February 23, 2017
Researchers at UC Davis have received $3.2 million in federal funds to further investigate how obesity and inflammation affect the body’s immune system in fighting cancer.
February 21, 2017
In two recent studies, researchers at UC Davis have shown that the placenta can provide critical information about early changes to the intra-uterine environment that may influence fetal development and ultimately, children’s brains.
February 10, 2017
Language barriers may hinder U.S. kidney transplant candidates’ access to kidney transplantation, according to a new study in the Clinical Journal of the American Society of Nephrology. Led by a team from Cedars-Sinai, UCLA Health and UC Davis Health, the research suggests that patients who primarily speak a language other than English may face disparities that keep them from completing their kidney transplant evaluations and, ultimately, from receiving a transplant.
February 9, 2017
Older adults who live in poor and violent urban neighborhoods are at greater risk for depression, a study by researchers from UC Davis, the University of Minnesota and other institutions published Jan. 23 in the journal Health & Place has found.
February 7, 2017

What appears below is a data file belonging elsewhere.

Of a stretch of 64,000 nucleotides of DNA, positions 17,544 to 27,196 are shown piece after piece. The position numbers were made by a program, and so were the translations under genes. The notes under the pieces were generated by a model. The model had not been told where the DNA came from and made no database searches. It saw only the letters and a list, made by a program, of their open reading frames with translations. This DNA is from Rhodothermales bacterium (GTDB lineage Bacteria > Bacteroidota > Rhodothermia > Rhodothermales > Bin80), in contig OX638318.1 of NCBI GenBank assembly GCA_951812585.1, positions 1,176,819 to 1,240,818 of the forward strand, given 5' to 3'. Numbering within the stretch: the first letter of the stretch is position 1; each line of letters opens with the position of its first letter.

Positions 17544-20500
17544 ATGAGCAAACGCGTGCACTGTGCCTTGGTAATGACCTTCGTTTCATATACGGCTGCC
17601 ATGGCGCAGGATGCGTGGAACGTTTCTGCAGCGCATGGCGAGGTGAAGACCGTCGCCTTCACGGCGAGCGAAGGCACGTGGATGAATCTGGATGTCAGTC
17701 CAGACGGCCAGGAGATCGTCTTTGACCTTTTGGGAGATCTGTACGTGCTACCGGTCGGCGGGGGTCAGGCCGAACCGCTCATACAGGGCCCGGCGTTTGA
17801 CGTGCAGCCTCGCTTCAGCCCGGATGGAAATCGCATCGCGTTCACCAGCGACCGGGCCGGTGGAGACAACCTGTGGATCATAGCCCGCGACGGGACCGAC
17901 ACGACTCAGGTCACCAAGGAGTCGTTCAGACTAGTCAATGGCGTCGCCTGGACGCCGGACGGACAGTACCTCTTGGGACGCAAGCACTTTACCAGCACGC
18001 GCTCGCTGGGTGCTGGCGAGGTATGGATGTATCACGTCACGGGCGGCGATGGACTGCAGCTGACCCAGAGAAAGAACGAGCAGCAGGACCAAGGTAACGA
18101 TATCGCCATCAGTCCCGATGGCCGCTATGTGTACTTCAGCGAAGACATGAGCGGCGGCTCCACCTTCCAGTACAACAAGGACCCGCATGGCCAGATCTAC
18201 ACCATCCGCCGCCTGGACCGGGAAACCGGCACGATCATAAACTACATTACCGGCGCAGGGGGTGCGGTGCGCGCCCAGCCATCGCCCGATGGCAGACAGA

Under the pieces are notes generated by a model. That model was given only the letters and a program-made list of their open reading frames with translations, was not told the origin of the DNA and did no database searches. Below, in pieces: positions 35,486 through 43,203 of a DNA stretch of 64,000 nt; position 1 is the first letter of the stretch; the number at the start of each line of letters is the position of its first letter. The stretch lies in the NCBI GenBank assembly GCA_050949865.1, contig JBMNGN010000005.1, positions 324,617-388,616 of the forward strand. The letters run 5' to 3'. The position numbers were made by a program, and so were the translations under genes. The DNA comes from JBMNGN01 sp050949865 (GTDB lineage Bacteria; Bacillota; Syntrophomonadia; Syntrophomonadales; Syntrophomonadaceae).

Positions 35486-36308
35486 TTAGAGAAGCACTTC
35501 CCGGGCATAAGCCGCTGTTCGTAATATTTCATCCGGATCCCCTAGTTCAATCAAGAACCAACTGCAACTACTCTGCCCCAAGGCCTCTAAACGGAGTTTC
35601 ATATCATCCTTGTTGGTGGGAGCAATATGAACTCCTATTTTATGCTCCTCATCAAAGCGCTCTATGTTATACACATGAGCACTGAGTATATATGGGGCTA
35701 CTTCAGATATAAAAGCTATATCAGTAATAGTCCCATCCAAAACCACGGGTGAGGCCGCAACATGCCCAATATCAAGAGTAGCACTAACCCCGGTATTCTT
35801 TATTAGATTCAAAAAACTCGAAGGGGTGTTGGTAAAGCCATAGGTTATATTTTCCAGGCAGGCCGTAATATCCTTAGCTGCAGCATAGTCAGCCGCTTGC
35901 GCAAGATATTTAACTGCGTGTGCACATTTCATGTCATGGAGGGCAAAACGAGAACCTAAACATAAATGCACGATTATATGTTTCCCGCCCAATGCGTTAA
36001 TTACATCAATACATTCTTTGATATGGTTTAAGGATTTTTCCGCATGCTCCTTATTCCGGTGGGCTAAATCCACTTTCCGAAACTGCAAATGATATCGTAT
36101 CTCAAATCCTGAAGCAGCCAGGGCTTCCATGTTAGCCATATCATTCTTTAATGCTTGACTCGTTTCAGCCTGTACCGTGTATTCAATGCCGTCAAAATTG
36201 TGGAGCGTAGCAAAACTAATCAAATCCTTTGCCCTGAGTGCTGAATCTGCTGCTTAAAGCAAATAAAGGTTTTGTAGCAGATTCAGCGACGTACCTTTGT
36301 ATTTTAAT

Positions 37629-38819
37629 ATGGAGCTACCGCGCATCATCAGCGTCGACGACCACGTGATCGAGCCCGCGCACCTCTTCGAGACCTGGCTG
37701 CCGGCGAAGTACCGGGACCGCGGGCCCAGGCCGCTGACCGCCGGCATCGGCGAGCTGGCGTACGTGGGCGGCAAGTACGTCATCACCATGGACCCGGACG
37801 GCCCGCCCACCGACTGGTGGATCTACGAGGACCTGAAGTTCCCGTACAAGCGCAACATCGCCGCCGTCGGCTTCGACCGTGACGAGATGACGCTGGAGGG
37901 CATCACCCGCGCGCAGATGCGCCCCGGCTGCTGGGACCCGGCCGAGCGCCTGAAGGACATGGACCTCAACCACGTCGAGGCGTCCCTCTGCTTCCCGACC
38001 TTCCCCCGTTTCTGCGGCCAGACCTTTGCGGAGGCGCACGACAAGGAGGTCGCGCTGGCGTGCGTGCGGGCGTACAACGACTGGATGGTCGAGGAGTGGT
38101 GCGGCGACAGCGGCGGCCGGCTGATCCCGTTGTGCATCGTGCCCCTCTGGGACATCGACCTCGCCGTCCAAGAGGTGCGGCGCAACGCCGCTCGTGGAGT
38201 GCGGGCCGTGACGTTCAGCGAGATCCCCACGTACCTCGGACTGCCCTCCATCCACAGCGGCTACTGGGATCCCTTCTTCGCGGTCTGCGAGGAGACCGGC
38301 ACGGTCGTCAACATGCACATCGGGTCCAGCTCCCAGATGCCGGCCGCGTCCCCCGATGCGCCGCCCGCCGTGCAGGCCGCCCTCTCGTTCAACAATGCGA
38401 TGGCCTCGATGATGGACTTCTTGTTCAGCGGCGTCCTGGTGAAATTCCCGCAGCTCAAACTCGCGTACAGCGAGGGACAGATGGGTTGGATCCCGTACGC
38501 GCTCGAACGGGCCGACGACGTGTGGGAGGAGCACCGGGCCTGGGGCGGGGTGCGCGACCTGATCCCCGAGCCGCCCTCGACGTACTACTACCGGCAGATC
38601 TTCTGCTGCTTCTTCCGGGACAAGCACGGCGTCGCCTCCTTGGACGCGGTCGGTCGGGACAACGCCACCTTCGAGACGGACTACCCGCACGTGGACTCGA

UC Davis physician researchers have found that medical marijuana contains multiple bacterial and fungal pathogens that may cause serious and even fatal infections. They warn that smoking, vaping or inhaling aerosolized marijuana could pose a grave risk to patients, especially those with leukemia, lymphoma, AIDS or conditions requiring immune-suppressing therapies.
January 31, 2017
Researchers at UC Davis have published a study that illustrates how maternal immune activation could affect neurodevelopment in offspring.
January 30, 2017
Among individuals who legally purchased handguns in California, prior convictions for driving under the influence (DUI) and other alcohol-related crimes were associated with a substantial increase in risk for subsequent violent or firearm-related crime, according to a study published Jan. 30 in Injury Prevention by the UC Davis Violence Prevention Research Program.
January 19, 2017
A large team of researchers from UC Davis and several European and Latin American institutions have identified genetic variations that contribute to familial gastric cancer. These inherited mutations, which affect the PALB2, BRCA1 and RAD51C genes and have been implicated in other cancer types, impair a critical DNA repair mechanism called homologous recombination. These findings could improve preventive care, as well as provide targets for new therapies. The study was published last month in the journal Gastroenterology.
January 18, 2017
A national study by researchers at UC Davis Comprehensive Cancer Center has found that a significant number of lung cancer patients are not receiving treatment. Based on data between 1998 and 2012 from the National Cancer Database, 21 percent of patients (190,539) with non-small cell lung cancer (NSCLC) received no specific cancer treatment, such as chemotherapy, radiotherapy or surgery. Many of the untreated patients were women, elderly, minorities, low income and uninsured.